The OneCup™ is currently 97% Bio-Degradable, and the following are the elements of the OneCup™:

– The Box =  (Bio-Degradable)

OneCup™ Components

– The Ring = Plant-Based Material (Bio-Degradable)

– The Mother Bag =  100% Transparent Paper (Bio-Degradable)

– The Lid = Transitioning to Paper-Based  (Bio-Degradable)

– The SMASH = Poly Mesh   (Not bio-degradable) YET.

Now, here was my final question.

Why should anyone care about this bio-gradable product? Yes, asking this question was a gamble considering I’m a new employee, but hey, you gotta test the boundaries, right?

The simple answer as interpreted by me is this. A large company has the ability to make changes to an industry by simply deciding to do so. The Rogers Family Company grows, roasts and packages coffee for you, the consumer.  At each of those stages, choices are made, i.e. where the bean comes from;  how we treat the farmer;  the process of roasting; the focus on creating high quality as opposed to just churning out a product; and the choice of material in packaging.

This company made a conscious choice to find material that not only made the product cheaper to produce, hence cheaper retail price, but also that was environment-friendly.  They put up their own cash and said, “we are going to solve what we see as a problem”, i.e. billions of plastic single serve coffee containers going into landfills for who knows how many hundreds of years.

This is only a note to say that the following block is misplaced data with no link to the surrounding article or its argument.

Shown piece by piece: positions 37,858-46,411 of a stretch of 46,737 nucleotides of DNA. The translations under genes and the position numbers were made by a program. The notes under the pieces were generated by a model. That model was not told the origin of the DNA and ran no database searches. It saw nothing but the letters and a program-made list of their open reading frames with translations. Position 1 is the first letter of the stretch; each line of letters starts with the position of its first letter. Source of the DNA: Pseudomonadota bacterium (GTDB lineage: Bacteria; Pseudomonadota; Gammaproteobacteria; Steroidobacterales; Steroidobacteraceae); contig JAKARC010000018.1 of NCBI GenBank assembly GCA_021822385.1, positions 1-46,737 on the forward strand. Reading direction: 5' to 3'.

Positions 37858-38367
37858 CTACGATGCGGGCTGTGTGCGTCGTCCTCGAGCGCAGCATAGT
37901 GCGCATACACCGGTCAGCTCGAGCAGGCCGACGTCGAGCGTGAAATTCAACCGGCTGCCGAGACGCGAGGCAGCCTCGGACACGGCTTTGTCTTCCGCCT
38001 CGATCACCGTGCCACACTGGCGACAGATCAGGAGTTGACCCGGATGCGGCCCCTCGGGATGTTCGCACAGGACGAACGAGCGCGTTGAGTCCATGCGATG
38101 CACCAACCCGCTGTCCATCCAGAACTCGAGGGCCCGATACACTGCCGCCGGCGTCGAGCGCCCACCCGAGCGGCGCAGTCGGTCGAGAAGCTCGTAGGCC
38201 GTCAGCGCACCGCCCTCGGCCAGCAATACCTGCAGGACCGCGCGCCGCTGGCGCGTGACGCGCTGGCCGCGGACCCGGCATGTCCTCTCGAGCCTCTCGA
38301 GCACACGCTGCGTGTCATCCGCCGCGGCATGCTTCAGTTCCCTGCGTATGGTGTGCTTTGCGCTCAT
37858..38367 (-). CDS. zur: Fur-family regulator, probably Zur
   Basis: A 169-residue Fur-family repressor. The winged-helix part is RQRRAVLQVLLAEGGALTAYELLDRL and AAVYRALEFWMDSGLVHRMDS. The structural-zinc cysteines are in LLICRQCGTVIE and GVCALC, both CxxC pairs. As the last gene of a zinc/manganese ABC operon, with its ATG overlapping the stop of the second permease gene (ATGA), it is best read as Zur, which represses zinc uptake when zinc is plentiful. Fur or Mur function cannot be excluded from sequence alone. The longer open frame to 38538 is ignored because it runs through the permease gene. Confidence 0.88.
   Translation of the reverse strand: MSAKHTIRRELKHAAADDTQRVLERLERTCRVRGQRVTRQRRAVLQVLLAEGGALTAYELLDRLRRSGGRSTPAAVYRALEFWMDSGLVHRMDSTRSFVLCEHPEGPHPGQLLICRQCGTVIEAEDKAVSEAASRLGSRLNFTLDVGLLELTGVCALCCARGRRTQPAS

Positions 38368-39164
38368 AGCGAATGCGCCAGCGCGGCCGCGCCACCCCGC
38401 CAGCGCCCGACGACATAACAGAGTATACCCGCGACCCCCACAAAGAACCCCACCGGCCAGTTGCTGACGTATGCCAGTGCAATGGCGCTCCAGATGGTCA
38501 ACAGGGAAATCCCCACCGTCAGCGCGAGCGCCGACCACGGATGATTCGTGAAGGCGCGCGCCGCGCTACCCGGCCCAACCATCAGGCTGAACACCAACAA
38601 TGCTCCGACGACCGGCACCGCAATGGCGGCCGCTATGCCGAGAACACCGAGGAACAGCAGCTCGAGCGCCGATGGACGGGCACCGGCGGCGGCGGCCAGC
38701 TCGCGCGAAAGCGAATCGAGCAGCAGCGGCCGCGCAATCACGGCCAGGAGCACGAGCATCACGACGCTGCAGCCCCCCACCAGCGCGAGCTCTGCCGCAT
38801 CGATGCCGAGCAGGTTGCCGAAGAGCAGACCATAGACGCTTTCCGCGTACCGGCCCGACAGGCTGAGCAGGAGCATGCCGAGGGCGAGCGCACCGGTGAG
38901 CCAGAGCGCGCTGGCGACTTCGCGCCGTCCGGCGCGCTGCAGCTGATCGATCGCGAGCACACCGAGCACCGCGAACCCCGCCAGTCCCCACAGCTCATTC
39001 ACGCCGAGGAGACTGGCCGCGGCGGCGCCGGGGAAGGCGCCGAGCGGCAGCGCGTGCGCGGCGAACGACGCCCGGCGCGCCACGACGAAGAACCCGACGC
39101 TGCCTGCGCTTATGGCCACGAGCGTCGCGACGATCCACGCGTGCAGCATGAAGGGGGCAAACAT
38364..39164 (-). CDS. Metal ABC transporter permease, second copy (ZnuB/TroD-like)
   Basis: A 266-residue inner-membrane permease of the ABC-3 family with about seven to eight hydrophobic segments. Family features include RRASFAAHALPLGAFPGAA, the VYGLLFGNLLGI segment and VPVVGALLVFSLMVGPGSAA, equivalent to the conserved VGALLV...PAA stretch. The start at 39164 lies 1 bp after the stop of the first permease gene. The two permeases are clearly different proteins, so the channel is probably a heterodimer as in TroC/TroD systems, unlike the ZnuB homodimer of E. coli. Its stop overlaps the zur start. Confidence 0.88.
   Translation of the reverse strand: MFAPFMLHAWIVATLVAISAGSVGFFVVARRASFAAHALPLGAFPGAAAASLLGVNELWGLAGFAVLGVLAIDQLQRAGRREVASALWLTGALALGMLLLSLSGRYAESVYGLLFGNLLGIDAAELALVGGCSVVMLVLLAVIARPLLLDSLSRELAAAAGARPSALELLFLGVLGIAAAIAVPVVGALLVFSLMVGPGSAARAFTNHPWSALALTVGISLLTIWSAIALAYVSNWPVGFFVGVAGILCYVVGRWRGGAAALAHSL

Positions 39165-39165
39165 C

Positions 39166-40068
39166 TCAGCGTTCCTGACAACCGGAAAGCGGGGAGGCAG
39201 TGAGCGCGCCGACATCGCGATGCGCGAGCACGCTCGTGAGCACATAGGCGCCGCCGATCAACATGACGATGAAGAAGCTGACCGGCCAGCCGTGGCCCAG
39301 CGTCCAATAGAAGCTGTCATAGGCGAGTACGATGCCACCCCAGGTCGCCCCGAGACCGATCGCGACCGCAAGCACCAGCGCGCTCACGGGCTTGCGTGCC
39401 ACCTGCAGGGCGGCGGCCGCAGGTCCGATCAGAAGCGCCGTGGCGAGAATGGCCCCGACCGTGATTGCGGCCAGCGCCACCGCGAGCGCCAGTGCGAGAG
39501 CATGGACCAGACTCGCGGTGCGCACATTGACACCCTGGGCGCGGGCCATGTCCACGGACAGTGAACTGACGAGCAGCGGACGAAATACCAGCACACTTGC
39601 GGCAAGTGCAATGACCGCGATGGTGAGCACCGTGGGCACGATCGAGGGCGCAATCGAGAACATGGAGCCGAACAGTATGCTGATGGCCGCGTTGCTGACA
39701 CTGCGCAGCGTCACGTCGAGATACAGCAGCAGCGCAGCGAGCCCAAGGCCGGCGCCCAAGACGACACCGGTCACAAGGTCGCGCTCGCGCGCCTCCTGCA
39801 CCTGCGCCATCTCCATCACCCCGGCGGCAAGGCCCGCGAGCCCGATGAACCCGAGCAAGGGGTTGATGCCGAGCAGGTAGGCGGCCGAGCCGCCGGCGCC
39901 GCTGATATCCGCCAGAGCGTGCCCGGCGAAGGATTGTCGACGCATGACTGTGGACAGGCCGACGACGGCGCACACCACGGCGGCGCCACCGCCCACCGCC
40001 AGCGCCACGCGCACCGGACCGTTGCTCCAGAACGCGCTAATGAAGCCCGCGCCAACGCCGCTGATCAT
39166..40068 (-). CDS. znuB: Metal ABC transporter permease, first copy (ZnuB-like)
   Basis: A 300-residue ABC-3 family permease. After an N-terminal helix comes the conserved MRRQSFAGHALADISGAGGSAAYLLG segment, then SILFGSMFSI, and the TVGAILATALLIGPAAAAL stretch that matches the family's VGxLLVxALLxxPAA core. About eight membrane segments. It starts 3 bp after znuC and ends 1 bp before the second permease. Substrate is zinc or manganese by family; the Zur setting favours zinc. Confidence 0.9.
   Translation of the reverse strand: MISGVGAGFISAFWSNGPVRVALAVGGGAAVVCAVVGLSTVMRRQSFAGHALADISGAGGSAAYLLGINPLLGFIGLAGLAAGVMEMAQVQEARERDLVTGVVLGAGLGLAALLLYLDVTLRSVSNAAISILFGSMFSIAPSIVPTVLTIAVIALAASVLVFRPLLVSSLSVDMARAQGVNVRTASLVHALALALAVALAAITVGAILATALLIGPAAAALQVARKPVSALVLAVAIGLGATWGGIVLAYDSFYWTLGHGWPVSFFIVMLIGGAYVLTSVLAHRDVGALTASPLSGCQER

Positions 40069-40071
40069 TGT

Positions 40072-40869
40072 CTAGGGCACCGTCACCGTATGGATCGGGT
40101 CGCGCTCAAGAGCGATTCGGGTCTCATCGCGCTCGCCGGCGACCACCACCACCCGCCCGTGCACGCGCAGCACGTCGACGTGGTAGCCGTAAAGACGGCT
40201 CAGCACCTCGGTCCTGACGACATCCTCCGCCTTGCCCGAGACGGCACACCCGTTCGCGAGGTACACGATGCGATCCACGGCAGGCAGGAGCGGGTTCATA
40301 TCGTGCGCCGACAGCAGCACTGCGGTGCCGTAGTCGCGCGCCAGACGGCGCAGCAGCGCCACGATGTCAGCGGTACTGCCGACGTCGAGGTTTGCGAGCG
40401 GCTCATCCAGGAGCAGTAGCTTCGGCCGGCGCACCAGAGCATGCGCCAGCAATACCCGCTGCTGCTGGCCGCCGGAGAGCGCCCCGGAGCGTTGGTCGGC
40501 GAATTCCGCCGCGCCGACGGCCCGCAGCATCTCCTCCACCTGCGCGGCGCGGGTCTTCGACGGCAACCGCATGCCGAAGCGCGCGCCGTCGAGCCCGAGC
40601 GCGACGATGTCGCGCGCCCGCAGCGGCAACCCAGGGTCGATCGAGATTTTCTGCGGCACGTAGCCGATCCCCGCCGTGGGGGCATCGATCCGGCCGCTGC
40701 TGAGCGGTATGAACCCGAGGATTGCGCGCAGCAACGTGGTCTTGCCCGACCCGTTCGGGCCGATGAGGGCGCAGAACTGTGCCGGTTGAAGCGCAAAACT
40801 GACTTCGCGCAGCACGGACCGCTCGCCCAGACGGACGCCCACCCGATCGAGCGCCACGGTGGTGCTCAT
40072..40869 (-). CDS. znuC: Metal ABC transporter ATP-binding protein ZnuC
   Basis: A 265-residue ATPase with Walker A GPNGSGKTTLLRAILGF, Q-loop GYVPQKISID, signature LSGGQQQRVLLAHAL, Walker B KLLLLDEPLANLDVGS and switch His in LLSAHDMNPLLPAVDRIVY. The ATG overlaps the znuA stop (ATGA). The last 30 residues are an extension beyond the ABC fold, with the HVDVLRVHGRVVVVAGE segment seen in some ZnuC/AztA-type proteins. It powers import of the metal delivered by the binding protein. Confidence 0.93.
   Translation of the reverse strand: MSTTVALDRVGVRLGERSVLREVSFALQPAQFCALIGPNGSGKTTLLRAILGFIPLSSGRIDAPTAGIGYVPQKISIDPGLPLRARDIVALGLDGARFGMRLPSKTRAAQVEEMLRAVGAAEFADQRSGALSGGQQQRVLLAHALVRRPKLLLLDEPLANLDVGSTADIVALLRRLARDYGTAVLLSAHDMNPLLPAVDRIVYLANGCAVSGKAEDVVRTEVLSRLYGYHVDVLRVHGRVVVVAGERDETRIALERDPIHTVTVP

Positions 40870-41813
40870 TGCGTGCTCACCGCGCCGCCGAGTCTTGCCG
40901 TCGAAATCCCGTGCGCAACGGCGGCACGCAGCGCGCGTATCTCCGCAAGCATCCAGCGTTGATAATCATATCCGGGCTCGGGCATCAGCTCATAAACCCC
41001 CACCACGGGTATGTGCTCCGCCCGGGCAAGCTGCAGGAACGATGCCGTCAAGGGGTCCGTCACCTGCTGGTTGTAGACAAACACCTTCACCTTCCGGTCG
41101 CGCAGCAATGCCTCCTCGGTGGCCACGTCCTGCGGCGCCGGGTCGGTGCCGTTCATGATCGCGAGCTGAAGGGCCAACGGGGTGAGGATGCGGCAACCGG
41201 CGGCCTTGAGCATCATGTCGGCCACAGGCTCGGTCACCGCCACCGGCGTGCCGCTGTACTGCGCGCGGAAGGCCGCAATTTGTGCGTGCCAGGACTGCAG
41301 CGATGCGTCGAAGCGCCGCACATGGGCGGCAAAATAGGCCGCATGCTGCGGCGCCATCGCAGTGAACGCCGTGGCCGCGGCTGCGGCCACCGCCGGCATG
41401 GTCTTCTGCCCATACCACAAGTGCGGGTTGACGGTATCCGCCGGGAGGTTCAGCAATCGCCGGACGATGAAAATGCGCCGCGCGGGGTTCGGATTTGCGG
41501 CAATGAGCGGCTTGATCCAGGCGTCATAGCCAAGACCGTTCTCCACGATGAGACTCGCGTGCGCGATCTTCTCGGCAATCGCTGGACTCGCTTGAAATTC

If you don’t have to contribute to a problem, why would you?  That’s the corporate mentality.  They are problem solvers, not creators.

I, for one, am impressed.  Four weeks ago, I had no idea this company existed, now here I sit telling you this amazing story of the very first 97% Bio-Degradable single serve coffee known as OneCup™.

I couldn’t be prouder to work for a company with such a commitment to elevating an industry and bringing the customer along for the ride.

As Tom describes it, “the moment the OneCup™ was created, the company was determined it would become environment-friendly.  It’s just the right thing to do!”  After nearly two years of research and development, countless hours and thousands of airline miles, the OneCup™ is on its way to be 100% Bio-degradable.

The Rogers Family Company proudly says, “Toss your OneCup™ with a clear conscience”.

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About the Author ()

Chris Swift - Digital Content Specialist, coffee lover, all around happy camper.

Comments (30)

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  1. Tami Griffin says:

    I am so excited to hear this! We dig the used grounds out and save them for our friends who are bee keepers to use for their veggie garden. Then we recycle every part that is recyclable and toss the rest! Holy cow! This will be WAY easier!!

    Thank you for being environmentally aware!